Economic Response to Trump Presidency

Following the Federal Reserve Bank meeting last week pundits around the globe have been working at predicting future financial markets under a Donald Trump presidency.  Personally, I’m holding my tongue.  However, the following comments come from one of the many mortgage brokers who keep me aware of changes in the lending market.

Not only did the election of Donald Trump rock the U.S. political establishment, it has had a major influence on interest rates as well—resulting in the economy’s single biggest post election shift. Interest rates on 30-year conforming mortgages have moved up by more than 50 basis points since the election on Nov. 8. (A single basis point is 0.01%.) That means that within just a few weeks, mortgage rates have moved to levels we haven’t seen in more than two years.

So what does that rate shift mean? Well, it indicates an economy with very low inflation moving to one with more significant inflationary pressures.

In real terms, the movement in rates so far has increased mortgage payments by 7%. On a median-price home, that shift amounts to more than $750 in additional interest per year. Make no mistake: That is bad news for future buyers.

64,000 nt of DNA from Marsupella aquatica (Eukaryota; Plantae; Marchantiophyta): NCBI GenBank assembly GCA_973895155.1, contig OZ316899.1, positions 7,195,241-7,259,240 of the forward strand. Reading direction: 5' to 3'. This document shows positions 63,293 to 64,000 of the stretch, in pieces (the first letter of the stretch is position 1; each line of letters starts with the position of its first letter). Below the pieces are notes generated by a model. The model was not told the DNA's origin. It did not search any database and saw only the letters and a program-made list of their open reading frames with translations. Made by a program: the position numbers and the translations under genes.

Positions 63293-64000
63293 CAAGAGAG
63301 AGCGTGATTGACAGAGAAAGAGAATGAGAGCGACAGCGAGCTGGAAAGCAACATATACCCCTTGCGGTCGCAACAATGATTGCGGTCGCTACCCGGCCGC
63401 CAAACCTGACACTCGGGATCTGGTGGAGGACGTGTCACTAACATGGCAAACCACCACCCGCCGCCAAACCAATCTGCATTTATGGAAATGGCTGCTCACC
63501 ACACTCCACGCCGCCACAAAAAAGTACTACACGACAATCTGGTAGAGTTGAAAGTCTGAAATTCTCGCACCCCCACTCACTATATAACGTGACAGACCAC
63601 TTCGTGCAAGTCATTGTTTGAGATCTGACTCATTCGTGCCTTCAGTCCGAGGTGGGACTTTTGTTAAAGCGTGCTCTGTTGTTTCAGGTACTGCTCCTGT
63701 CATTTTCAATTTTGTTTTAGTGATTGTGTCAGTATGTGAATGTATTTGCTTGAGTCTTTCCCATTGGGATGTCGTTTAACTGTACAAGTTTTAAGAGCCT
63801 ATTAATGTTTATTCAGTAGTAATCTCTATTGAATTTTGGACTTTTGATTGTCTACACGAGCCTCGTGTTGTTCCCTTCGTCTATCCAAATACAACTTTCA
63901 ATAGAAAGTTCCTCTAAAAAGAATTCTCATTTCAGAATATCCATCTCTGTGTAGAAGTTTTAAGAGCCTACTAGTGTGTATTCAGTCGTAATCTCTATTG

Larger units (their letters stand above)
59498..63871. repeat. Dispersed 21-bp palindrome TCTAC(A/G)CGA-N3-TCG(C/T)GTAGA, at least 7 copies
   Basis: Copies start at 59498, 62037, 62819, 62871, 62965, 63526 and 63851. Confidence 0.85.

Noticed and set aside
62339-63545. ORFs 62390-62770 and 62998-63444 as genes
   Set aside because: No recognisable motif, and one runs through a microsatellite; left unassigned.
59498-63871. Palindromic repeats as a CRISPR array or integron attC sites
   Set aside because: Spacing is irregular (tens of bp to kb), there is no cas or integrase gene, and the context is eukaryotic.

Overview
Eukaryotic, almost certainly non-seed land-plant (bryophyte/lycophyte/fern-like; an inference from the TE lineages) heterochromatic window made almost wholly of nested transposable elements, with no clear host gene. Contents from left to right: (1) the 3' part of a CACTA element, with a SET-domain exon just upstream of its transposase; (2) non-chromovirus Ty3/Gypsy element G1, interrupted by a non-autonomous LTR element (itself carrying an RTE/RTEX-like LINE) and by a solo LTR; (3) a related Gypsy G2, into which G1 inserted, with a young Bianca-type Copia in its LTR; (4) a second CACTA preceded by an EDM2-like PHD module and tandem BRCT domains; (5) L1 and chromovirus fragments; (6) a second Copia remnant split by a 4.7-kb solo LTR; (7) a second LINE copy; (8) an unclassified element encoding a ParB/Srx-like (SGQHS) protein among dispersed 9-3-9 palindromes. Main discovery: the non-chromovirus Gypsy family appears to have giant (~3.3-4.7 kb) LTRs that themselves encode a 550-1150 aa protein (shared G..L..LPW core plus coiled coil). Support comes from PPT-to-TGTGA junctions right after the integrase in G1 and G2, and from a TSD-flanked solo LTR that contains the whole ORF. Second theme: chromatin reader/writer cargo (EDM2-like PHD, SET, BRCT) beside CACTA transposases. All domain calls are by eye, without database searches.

This week, the average 30-year mortgage had a rate of 4.27%. Over the past five years of the housing recovery, rates have failed to stay above 4%. But things look different this time around. Rates are more likely to go up from here rather than down. And that means that now more than ever, potential buyers need to be working hard to secure the best rate possible on their own mortgage.

It’s easy to see the immediate impact on buyers.  There are also work-around plans that can help buyers achieve their goals despite the higher rates.

Interest rate increases generally hurt sellers at least as much as buyers, and in some very diverse ways.  Over the next few publications we hope to discuss how sellers can mitigate the impacts.  Keep in touch and we’ll be certain to let you know about those special releases.